Ethics in the classroom and common ground

I have been involved in a very stimulating conversation on Durff’s blog around the issue of ethics in the classroom.

Both Durff and I agree that ethical behaviour must be stressed in the classroom and modeled by teachers. I think you can tell from our comments that we are both quite passionate about this.

Where our views start to differ is how this is done. You can read about our differing viewpoints in the comments to the original post – what I find interesting is the conversation that has developed.

Ethics is messy – it really does have to do with our own world-views and it can be messy and difficult to talk about the things that really matter to us, the things that hit us in our gut, that touch our values around what it means to be human. The rub in all of this is that we do not all have the same values nor the same world view.

Two of my beliefs related to this topic:

  • I strongly believe that we can not assume there to be one ethical plumbline to live by. Furthermore I think that this assumption implies another, that if one does not adhere to this plumbline then one is acting unethically. I think this is problematic in any society that is diverse.
  • I believe that ethical decisions should be contextual and arrived at from within a situation rather than determined from external sources like codes of conduct/ethics. (I have written more on this subject, if you are at all interested I invite you to read this paper, though I warn you it is a bit lengthy :) Conversations for ethical decision-making in secondary schools (Rosen, 2005) )

I do think it important – indeed necessary – to create a common ground in order to be able to have conversations around ethics, in order to be able to teach about ethics.

In trying to understand Durff’s insistence on an ethical plumbline, I wonder if perhaps this common ground is something along the lines of what she means.

Such a common ground for me would have to:

  • acknowledge that there is more than one world-view in the room
  • acknowledge that my world-view is not better or worse than yours, just different
  • be prepared to learn about different beliefs and world-views
  • be prepared to take a considered position when I am involved in decision-making
  • understand that a considered position includes more than one or two considerations

What would be important for you to have in this common ground?

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  • sweetleaf says:

    as an alternative student i was in an ethics class in college when i quit going, without withdrawing…so you know where i come from. anyway…my feel for the common ground would be a foundation of respect for all considered, making ethics obvious. ideally any code/policy designed for ethical practice, comes from a regard for the quality of life, that is not possible without respect. this has to leave room for what is random? a quality of life can not be based on a rule or regulation in and of itself. thats my intuitive anyway.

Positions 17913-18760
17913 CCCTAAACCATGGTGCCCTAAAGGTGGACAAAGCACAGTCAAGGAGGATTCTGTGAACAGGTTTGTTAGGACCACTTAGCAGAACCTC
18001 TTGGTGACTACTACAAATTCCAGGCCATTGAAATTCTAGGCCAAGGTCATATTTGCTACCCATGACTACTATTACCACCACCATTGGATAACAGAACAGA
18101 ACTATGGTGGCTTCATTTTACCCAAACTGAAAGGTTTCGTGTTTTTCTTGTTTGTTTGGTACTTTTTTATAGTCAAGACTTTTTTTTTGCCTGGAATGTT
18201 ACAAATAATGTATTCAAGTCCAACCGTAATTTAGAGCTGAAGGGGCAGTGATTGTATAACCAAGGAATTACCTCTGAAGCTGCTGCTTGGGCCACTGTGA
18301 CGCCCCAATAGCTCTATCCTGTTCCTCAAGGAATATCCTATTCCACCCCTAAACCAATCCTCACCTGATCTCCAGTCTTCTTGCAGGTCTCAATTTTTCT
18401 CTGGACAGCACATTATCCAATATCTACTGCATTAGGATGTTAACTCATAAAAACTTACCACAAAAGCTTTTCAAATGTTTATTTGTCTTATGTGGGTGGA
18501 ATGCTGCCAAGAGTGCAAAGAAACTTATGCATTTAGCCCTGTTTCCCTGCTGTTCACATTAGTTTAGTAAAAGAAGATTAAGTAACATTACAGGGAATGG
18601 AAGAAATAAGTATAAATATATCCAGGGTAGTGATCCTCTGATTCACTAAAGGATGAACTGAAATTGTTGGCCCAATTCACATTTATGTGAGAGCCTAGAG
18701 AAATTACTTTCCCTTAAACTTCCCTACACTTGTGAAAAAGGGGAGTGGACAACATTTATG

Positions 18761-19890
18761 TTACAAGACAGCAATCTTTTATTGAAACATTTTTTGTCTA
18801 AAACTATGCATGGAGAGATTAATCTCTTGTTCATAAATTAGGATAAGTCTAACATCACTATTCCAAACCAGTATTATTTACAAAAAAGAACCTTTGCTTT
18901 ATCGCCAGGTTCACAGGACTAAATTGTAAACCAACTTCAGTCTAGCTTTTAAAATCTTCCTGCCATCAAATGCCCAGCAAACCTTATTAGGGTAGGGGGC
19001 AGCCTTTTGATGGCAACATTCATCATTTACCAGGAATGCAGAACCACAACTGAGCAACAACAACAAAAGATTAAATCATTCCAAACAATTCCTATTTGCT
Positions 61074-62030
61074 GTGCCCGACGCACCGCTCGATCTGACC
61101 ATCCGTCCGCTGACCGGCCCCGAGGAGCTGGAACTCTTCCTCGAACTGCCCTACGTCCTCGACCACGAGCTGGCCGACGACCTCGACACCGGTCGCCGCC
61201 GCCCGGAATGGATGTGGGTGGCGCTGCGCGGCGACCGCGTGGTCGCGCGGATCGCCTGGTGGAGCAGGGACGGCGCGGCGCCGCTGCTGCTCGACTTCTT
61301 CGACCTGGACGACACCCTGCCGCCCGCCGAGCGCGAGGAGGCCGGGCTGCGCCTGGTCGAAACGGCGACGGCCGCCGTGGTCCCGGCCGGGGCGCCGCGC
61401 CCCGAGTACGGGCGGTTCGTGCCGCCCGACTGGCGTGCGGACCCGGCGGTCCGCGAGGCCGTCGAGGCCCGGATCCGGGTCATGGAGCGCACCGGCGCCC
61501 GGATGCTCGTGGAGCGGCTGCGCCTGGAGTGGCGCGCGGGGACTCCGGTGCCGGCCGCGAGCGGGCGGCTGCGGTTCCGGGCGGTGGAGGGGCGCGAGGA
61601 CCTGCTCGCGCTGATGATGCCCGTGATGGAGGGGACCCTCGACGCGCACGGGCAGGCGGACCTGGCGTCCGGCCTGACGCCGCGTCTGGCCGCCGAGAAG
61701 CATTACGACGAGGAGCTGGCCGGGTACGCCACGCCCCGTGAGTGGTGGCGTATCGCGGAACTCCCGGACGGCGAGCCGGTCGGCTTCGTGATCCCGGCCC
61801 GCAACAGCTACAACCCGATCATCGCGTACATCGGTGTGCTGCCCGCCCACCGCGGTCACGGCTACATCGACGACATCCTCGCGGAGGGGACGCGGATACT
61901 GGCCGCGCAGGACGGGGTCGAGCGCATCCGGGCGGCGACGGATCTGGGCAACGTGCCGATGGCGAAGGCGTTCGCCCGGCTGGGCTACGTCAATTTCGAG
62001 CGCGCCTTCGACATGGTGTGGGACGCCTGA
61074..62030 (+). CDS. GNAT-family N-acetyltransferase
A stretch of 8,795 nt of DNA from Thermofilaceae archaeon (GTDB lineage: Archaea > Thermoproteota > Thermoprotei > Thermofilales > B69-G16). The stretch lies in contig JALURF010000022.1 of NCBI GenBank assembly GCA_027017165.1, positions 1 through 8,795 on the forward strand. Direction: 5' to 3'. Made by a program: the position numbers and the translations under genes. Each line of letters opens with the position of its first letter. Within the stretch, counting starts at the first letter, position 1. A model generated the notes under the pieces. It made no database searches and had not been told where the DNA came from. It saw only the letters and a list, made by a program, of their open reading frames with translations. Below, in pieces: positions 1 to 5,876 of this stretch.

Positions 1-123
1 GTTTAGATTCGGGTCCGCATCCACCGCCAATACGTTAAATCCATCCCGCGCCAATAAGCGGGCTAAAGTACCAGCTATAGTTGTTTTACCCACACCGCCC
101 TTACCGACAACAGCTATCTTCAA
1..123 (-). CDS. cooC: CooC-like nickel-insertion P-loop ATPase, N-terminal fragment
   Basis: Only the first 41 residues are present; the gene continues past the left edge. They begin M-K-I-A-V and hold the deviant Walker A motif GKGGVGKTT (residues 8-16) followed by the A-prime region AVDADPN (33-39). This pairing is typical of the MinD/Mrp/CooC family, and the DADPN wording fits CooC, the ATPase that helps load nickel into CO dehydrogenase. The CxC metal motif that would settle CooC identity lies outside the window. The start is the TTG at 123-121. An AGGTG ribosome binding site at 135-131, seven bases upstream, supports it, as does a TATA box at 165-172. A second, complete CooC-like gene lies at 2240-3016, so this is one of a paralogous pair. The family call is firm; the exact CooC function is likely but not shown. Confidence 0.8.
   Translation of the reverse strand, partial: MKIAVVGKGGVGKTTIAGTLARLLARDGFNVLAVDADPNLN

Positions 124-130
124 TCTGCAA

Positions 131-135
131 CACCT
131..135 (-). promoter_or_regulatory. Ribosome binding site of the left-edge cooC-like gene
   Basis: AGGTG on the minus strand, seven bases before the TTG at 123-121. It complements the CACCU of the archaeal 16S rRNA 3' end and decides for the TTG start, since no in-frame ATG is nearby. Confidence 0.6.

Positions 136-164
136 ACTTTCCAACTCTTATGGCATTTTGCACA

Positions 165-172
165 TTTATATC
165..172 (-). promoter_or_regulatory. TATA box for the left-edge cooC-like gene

note- being on a site of the educated, (or even if i wasn’t), i apologize for my lack of capitalization. i know it makes my read harder. it is because i developed this as a lazy habit. i will do what i can to change this when i have a keyboard that is not at a 45 degree tilt away from me. thanks for your tolerance. a good ethical practice.

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  • mrsdurff says:

    Along the ethics discussion…educators who teach k12 can help prepare our learners for college by teaching ethics – here is the article

  • Tracy says:

    Steve – thanks for joining the conversation.

    You wrote, “Wouldn’t it then be wrong to try to teach your own belief system of plurality as being the “right” one?”

    I think the essence of that question, or rather the answer, lies in method.

    Do I teach an ethical system as being the one and only?

    Or do I teach different systems, model my own way of engaging in ethical dialogue – based in curiosity, care, and a respect for diversity – and teach how to take a considered decision?

    Ultimately, these are the questions that arise for me out of the original conversation on Durff’s blog.

    Personally, I feel it is unethical to teach one system as ‘the truth’ because that creates friction with my values of respect and care, which are important to me.

    What I am writing around has more to do with a process than a belief system, though I could probably argue that I believe very strongly in this process!

    Cultural relativism holds implicit a suspension of value judgment. I do not adhere to that, it is impossible to suspend judgments based on value since values are so important and central to who we are as humans.

    I am talking about something that focuses not only on difference but on seeking what it is that connects within those differences. Way too subjective for relativism!

    I am going to think some more about this.
    I will be back :)

    Thanks for pushing me to think and to reflect, good stuff!

  • Steve says:

    Not sure what happened. Here is the quotation that I tried to include in my previous post: